I tried thirty minutes in a position with my head lower than the rest of my body (well before bed time) and a good aerobic workout (heart rate about 125 for over an hour). Both seemed to work. I have no medical training whatsoever but, some of the other home remedies to increase blood flow are pretty safe to try. I'm thinking of a baby aspirin or 15 ml of alcohol.
best wishes
Bill
 

Cliff Etzel

Photographer & Visual Storyteller
Jul 7, 2000
549
34
118
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I vote for the latter...

I'm thinking of a baby aspirin or 15 ml of alcohol.
I'm thinking a glass of some of the local Pinot Noir or Cabernet would do the trick for me... :D
 

Diana

New Member
Nov 30, 2001
5
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I´ll try the wine first

Hi Bill:

Thanks a lot for yours advices.
It`s great to know that someone else feel something like what I do.

I guess I´ll try the wine fist, like Cliff say. :p
But it seems interesting to me the position with my head down, I hope it not be necessary to be like a bat...

Best wishes to you too.

Diana.
 

freediver48

Offline
Apr 5, 2001
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Hi,

Alcohol is not really good for sleep, you tend to miss R.E.M. periods, which is when we dream. Cliff's idea of increasing your circulation is worth a try, but start slow, even slightly elevating your feet might help, or walk your feet up a wall so that you end up laying on the floor with your tail bones against the wall,, slowly. Give it a try, it will be an interesting experience.

Best wishes,

doug
 

Uli

New Member
Sep 28, 2001
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Bill wrote:
I noticed something very similar after I started doing six minute statics. The better I did the worse it was.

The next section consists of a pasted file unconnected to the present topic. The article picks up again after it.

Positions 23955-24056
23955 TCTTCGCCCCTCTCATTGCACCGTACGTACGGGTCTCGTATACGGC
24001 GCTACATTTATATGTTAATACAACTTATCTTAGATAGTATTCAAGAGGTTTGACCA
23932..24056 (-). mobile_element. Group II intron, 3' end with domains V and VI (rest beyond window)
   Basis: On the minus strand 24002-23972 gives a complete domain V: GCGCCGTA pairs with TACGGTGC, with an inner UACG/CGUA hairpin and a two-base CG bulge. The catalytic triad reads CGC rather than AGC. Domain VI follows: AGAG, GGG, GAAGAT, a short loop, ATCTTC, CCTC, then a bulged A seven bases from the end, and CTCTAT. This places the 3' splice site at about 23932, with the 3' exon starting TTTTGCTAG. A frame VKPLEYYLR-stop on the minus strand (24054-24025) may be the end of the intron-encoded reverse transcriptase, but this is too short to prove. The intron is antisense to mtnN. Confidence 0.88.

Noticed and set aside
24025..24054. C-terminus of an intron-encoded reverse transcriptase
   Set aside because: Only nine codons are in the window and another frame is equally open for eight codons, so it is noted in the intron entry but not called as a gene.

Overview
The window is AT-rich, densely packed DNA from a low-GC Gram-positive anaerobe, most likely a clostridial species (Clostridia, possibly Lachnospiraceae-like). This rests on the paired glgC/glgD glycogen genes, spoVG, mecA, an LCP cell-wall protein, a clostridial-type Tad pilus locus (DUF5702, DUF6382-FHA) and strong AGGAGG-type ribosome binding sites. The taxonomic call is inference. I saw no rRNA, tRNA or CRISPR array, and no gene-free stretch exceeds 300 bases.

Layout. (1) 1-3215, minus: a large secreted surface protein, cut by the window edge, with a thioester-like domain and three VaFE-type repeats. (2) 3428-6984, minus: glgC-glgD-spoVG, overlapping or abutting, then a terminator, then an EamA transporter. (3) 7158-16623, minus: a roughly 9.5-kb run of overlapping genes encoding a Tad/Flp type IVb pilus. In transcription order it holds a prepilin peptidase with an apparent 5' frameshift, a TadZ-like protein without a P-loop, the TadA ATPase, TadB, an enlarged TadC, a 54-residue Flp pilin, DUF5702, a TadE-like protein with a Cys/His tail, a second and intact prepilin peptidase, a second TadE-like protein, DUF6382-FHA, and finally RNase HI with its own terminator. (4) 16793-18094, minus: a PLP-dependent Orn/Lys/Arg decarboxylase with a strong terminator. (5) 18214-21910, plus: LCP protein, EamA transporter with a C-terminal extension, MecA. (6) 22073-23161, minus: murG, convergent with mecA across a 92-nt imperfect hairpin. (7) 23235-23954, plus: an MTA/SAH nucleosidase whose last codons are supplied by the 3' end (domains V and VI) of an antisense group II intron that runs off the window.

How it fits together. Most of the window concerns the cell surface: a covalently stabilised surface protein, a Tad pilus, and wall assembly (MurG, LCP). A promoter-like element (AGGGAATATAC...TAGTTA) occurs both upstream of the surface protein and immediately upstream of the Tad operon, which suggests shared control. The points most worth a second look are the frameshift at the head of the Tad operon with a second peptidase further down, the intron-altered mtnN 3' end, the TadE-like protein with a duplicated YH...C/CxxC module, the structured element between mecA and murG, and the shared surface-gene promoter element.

When I mentioned it to one family member, she recommended something to increase blood flow to the brain.

I used to work in a hospital for my "civil service" and there sometimes elderly people with sleeplessness due to low blood flow to the brain (no, not you Bill...) were in fact given caffeine with good results.

However, due to the high carbondioxide levels after apnea exercises the blood flow to the brain should in fact be increased.

So maybe there are more complex things going on here?

Regards,
Uli
 

Erik

Well-Known Member
Jan 21, 2001
4,731
753
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Hi there, I have experienced something similar in the past: hot flashes and flu-like symptoms, similar to the hormonal changes during adolescence. These are the same symptoms I notice when I can tell that I may be fighting an illness, or am on the verge of getting a cold....my immune system has stepped up it's efforts. Usually my first indicator is that my heart rate is over 60 bpm (my resting bpm is 48).I believe that the restlesness may have something to do with the massive amount of free-radicals that are generated in the system as the result of extended breath holds. Heavy static holds could be analogous to running a marathon: you don't do it every day, or even very often. Long statics are hard on the body, and I think we need some time to recover from them, plus we need to eat lots of free-radical fighters like fresh vegetables.